Artist has the scents to know the time is right for olfactory works

Brian Goeltzenleutcher explains his new art project to guests at a private Aldis Browne Fine Arts event. Courtesy photo
Brian Goeltzenleutcher explains his new art project to guests at a private Aldis Browne Fine Arts event. Courtesy photo

In a multi-sensory event that included 100 invited guests, 

Aldis Browne Fine Arts Inc

  1. launched “

AVANTnez

,” Brian Goeltzenleutcher’s Olfactory fine art portrait project on April 16 at 7752 Fay Ave. in La Jolla.

Avant Nez marks a transition from Goeltzenleuchter’s work with large cultural institutions to this collaboration with single patrons to realize distinctively personal olfactory profiles. In his inaugural dialogue with individual patrons, Goeltzenleuchter developed an artistic process entailing three pre-arranged sittings to define the context for an evocative journey into the creation of a client's personal fragrance, bottled within a sculpture designed by the artist.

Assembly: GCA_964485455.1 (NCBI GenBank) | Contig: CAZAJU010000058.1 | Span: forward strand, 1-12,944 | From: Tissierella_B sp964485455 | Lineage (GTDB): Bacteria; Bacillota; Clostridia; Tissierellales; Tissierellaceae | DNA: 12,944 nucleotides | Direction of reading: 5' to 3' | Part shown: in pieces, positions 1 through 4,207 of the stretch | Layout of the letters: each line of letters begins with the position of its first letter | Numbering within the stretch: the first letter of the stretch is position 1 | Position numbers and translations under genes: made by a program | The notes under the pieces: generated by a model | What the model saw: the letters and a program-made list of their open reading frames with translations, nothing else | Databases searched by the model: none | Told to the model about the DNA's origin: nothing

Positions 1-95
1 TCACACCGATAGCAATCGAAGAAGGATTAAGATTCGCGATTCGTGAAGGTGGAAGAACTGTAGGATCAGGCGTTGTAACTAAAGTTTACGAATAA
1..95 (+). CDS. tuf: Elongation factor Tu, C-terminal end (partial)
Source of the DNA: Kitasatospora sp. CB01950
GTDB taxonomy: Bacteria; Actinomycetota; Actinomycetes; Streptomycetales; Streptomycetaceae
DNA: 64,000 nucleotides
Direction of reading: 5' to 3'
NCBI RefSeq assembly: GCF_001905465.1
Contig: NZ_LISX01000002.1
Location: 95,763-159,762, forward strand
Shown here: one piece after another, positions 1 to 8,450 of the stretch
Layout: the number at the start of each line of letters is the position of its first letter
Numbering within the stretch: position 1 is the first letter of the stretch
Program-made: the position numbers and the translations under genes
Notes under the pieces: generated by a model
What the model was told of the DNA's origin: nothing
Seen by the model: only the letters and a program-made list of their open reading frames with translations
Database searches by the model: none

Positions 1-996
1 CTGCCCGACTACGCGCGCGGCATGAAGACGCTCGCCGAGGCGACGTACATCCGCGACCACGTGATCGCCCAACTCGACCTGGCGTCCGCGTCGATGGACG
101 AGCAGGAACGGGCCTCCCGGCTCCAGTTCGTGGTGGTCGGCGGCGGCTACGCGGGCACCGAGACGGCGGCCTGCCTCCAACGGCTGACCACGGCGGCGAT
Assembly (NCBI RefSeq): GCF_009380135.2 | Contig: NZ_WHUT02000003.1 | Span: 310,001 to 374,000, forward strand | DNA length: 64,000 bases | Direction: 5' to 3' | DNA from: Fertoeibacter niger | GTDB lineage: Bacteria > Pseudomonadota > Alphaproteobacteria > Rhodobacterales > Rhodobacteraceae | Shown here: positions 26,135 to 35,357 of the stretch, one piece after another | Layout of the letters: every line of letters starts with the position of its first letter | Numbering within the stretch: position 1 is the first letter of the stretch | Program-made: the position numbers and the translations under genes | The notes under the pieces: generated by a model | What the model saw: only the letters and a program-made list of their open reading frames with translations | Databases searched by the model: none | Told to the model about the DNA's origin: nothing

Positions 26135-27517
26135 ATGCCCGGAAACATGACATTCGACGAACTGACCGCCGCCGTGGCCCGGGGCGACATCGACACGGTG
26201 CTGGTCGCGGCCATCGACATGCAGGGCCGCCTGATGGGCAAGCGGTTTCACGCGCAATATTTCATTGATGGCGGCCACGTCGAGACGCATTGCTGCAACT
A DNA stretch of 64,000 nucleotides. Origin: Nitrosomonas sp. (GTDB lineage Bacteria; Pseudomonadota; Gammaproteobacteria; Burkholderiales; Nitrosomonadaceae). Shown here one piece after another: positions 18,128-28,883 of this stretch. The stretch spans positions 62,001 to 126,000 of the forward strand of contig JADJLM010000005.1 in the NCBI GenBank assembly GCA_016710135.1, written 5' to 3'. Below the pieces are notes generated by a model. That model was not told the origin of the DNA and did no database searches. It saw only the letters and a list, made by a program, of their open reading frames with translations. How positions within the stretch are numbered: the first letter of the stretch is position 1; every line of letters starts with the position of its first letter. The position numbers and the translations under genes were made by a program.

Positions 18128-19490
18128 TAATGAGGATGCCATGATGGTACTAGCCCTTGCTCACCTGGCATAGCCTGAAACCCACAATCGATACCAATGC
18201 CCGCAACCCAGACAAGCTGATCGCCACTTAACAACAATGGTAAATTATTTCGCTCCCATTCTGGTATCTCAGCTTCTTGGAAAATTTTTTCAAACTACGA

Goeltzenleuchter was born in Southern California in 1976 and earned his MFA at UCSD. According to the artist, this is the time olfactory arts will make a quantum move forward in artistic expression. Later this year, New York’s Museum of Arts and Design has planned an exhibit called “The Art of Scent.” It will be featured in a new wing of the museum called The Center For Olfactory Art.

A sculpture by California artist 

Guy Dill

was also unveiled at the event. Entitled “Passage,“ the piece stands seven feet tall and is made from polished stainless steel. Mark Quint’s Gallery’s Q2 collaborated with Browne to install Dill’s sculpture along with building neighbors Jane and Ridgway Whittemore who co-sponsored the installation as a long-term loan to the community. Q2’s private viewing room was also opened to the public during the event.

   
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